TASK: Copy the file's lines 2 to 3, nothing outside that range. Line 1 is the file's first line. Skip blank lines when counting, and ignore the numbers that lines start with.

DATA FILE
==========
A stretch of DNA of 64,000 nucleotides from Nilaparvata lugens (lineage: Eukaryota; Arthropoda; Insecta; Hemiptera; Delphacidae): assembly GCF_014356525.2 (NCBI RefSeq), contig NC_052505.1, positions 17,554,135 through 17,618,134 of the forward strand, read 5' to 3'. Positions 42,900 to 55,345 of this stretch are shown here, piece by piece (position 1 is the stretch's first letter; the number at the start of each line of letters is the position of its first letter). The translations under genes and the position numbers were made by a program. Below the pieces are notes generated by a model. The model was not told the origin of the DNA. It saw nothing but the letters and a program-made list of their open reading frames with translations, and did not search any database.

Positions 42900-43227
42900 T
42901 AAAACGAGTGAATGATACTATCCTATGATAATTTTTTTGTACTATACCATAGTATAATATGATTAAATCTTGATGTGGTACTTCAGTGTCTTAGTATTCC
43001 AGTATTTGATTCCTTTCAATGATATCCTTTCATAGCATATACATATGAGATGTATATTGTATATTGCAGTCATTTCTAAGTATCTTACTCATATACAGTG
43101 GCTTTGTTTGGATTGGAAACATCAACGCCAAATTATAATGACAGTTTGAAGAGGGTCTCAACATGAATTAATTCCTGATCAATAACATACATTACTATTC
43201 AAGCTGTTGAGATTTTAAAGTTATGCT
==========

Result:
Positions 42900-43227
42900 T